According to Robert Fisk at The Independent, Arab states are quietly ditching the US dollar in their energy trade. The gradual reduction of dollar reserves could have a devastating effect on the value of the dollar and ability of the US Treasury to finance the national debt.
While the price of gold is rocketing skyward the Israel lobby is no doubt quietly celebrating. Over the past decade, a multi-tiered strategy aimed at getting Americans to see the Middle East as a battlefield rather than a marketplace has slowly unfurled—with devastating results.
The subtle racism inherent in such sloganeering as “reducing our dependence on foreign oil” has an unwelcome counterpart—Arabs reducing their demand for American consumer and industrial goods. AIPAC sponsored legislation such as the Syria Accountability Act, the perennial Saudi Accountability Act (urged and funded by such financial geniuses as Hank Greenberg of AIG) as well as the Dubai Ports debacle and tag team efforts by the US Treasury and New York DA have finally accomplished their long term objective: an Israel centric Middle East trade policy that alienates valuable partners and locks American exporters out of market driven demand in exchange for captive taxpayer funded US military requisitions.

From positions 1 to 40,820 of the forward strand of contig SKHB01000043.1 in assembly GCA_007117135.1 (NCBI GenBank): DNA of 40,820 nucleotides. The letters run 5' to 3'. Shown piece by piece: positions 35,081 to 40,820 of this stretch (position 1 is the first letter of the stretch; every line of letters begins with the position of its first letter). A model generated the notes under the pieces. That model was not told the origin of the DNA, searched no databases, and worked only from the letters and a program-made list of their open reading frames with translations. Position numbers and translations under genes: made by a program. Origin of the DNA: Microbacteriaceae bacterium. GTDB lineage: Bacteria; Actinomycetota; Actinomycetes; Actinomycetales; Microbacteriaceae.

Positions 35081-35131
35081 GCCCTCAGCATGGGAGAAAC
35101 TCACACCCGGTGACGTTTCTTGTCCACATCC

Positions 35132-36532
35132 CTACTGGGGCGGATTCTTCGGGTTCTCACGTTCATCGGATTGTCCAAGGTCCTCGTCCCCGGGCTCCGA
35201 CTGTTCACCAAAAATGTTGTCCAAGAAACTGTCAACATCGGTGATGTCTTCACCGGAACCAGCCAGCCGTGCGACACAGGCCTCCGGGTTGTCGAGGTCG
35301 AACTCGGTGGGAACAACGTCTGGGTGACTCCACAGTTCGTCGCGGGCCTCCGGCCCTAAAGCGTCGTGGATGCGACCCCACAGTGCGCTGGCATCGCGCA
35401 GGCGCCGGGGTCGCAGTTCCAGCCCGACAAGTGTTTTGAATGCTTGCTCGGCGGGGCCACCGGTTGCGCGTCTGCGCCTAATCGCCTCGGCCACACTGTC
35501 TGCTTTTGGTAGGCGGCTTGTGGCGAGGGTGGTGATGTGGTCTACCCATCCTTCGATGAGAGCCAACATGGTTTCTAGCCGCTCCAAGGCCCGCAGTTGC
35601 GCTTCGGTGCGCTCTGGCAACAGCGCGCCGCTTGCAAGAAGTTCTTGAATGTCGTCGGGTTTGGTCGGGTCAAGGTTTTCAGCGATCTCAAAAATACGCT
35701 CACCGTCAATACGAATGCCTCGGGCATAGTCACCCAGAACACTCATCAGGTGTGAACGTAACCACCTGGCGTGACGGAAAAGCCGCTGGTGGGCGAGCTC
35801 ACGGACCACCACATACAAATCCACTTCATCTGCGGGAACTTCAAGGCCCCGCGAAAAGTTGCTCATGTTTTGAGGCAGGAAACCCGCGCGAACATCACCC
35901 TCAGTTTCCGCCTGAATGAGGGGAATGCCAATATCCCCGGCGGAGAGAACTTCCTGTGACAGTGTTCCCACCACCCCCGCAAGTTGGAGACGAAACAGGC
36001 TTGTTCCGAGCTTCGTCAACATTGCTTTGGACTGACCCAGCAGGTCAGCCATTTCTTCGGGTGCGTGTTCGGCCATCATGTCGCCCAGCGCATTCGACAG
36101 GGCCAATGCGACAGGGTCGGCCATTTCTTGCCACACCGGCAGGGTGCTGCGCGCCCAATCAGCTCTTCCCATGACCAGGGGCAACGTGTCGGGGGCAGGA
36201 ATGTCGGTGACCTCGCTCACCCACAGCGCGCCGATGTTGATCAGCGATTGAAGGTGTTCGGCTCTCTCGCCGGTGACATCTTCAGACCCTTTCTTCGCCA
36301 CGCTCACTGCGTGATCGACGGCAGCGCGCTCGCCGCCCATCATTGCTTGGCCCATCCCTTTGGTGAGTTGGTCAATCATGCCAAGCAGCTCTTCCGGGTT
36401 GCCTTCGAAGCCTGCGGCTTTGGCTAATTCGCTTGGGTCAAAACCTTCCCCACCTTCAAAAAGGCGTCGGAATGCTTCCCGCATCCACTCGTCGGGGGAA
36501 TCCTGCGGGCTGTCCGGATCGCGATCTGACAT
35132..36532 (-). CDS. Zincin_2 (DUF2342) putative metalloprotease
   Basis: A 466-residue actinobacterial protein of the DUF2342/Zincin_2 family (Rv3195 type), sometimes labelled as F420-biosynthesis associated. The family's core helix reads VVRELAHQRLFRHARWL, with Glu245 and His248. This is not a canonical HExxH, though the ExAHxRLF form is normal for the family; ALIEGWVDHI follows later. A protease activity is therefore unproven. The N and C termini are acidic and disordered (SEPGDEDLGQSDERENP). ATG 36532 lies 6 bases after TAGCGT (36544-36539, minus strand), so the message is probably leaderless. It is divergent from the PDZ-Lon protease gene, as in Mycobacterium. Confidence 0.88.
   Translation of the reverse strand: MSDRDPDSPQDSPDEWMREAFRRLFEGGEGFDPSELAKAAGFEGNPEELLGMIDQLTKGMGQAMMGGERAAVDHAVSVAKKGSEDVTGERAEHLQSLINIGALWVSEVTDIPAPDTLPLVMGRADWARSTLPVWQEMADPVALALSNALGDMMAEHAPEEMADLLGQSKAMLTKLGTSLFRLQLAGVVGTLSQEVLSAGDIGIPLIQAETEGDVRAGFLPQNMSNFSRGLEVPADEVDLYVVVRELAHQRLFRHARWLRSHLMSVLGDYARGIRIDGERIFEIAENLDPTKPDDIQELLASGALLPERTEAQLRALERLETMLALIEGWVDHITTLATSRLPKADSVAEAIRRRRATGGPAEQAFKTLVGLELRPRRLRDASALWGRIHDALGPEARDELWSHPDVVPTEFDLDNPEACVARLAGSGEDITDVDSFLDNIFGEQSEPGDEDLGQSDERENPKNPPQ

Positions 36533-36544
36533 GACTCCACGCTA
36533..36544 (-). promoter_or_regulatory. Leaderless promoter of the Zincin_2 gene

AIPAC’s drive—beginning with the corrupted US-Israel Free Trade Area—steadily reduced the US share of the booming 22 country Arab League import market from 12.77% in 1997 to a mere 8.55% in 2008. What should be a natural trading partner for energy hungry America is instead a desert—though not for competitors. Arab import demand quadrupled from $158 billion in 1997 to $608 billion last year.